The buzzy tickle’s all over my body now, even my tongue. When the people in front of me shuffle forward a few inches, their steps make them sway a bit in a way that, for a second, makes me think maybe my vision’s gone all swimmy again. Then I notice that the guy next to me is standing way too close. He’s dressed like some sort of lumberjack or something, in this hunting cap and a flannel coat and a cowboy shirt and lots of dark brown facial hair. He looks like someone wearing a hick-town costume, like it’s some sort of a joke. But he’s still real good looking and he’s got these real pretty blue eyes, and probably I wouldn’t be bothered at all by him if it weren’t for how interested he seems to be in me.

Not like he’s staring too hard or something, like he thinks I’m cute. I don’t think he’s actually looked at me even once, but it’s like I can just feel the weight of his attention. Like if this were a cartoon, he’d be leaning way into me and his ear would’ve gone real big and listeny and it’d be right in my face.

Maybe my imagination is getting the best of me, but Logan’s always digging up these news stories about perverts rubbing up against girls in public and stuff like that. “It’s a sick world out there,” Logan likes to say, as if Flemingsburg isn’t even on the same planet as the rest of the world, which I guess it practically isn’t. But who’s to say that none of those creeps would ever come to Swedish Days, and who’s to say that this kid isn’t one of them? Right now I’m just really not in the mood to let some freak get his kicks off of rubbing himself all over my arm or leg or something.

In fact, with my head all fuzzy and my guts topsy turvy and my sense of reality a little foggy maybe, it’s real easy to make myself believe that that is exactly what this guy is trying to do—even if there hasn’t actually been any rubbing. The creep is just waiting for the right opportunity, probably.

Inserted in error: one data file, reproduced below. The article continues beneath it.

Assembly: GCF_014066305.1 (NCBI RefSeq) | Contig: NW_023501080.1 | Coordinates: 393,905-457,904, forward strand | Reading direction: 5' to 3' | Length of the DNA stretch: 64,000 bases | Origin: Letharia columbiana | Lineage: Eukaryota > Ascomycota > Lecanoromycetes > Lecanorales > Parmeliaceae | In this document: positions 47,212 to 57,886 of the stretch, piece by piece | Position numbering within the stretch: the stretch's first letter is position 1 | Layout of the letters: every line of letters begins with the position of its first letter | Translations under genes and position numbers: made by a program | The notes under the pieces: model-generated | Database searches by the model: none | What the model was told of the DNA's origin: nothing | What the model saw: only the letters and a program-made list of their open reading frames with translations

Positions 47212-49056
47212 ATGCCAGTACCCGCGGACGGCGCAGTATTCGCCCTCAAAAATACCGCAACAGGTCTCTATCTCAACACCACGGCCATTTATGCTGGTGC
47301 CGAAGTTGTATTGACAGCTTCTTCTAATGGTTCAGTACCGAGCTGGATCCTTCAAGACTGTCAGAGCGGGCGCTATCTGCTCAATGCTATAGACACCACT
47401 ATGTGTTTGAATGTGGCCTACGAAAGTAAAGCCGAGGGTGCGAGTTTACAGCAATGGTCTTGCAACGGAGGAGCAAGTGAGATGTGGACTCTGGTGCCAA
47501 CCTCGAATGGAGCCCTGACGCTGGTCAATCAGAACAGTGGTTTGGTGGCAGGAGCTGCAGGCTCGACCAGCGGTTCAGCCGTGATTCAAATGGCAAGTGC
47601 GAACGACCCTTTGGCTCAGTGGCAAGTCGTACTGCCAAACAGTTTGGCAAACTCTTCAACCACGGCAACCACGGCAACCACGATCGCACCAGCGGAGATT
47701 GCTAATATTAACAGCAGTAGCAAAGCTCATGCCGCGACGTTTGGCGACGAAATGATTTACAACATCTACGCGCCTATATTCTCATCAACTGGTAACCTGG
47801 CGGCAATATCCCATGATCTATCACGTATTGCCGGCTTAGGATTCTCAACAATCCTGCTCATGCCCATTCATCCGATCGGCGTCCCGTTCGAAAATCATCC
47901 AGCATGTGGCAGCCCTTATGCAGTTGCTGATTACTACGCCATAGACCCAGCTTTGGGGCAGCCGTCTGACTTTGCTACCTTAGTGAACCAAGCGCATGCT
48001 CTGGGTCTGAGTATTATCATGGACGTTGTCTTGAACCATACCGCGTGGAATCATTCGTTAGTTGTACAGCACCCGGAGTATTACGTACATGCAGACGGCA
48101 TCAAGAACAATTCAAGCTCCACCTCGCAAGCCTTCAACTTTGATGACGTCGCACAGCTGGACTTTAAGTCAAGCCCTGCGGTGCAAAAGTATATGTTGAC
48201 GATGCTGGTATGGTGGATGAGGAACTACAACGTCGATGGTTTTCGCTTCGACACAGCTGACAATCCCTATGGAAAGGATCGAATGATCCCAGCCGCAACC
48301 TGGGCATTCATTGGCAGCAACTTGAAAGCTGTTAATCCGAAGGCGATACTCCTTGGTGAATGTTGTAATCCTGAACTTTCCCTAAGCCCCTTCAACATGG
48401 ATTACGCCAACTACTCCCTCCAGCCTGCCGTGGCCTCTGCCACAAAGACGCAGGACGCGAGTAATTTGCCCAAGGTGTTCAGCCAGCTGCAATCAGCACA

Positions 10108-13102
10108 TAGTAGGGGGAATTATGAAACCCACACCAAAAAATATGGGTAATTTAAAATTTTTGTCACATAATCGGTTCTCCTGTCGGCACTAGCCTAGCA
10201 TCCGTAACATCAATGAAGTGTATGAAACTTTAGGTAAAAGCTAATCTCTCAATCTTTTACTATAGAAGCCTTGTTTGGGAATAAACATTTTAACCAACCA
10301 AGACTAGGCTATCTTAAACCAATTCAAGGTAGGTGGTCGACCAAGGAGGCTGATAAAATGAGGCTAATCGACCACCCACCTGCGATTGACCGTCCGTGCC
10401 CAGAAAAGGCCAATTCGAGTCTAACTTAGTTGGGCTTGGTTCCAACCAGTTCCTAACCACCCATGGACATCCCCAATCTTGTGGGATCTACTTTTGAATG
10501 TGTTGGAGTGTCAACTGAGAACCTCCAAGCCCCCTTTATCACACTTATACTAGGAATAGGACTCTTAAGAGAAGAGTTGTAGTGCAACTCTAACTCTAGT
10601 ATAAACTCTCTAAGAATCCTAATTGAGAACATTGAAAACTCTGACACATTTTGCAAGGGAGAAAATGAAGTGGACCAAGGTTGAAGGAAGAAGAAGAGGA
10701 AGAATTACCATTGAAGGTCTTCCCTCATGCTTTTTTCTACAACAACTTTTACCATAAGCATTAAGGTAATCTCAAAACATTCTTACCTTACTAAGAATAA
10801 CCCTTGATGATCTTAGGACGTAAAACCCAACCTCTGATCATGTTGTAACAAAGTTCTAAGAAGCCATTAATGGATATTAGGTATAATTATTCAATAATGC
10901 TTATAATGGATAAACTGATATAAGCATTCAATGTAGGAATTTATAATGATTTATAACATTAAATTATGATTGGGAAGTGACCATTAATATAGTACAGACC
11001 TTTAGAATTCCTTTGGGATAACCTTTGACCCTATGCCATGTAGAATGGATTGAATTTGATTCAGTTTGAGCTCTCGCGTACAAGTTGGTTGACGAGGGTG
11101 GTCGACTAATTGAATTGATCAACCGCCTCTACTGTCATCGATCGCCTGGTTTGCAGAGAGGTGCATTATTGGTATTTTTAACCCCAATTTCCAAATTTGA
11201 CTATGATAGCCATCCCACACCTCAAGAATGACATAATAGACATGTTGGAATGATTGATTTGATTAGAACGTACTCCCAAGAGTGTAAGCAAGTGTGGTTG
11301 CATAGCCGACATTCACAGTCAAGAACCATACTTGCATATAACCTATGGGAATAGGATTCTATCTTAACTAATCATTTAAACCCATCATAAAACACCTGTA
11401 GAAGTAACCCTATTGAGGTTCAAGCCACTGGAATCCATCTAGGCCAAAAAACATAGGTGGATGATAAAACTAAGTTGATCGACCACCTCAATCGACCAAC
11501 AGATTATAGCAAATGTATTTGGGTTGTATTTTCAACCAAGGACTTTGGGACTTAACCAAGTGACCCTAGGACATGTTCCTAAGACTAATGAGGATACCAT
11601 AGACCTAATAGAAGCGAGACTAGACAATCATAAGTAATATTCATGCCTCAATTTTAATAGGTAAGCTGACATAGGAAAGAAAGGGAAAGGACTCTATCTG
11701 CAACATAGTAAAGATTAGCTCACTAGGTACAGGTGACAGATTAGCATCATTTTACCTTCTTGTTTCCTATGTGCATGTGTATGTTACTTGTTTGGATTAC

Which is why when we get to the service window of the truck and I see him stretching his hand out toward me, I realize a second too late that he really might just be reaching for some napkins. My reflexes are pretty quick, and my hand is around that guy’s wrist before either of us really knows what’s happening.

He’s obviously pretty startled by it, but not as startled as I am because as soon as I touch him something happens that is definitely not my imagination. Where my fingers are wrapped tight against the bare skin of his wrist there’s this feeling like static electricity biting and jumping between us, pushing into my hand and crawling up the inside of my arm.

I look up into his face and see that his eyes have gone as wide as I bet mine are. Then, with the force of an explosion or something, the electricity’s just torpedoing through my whole body. All these tiny shocks surging in my veins and, at the same time, a thousand images rushing into my head at once. Shapes and colors jumbling together into these visions of people and places, none of them things I recognize and none of them lasting any longer than the switch of a light.

The kid doesn’t look shocked anymore. Instead, he’s looking at me with all that interest I thought I might just be imagining from him before.

Next: Chapter 2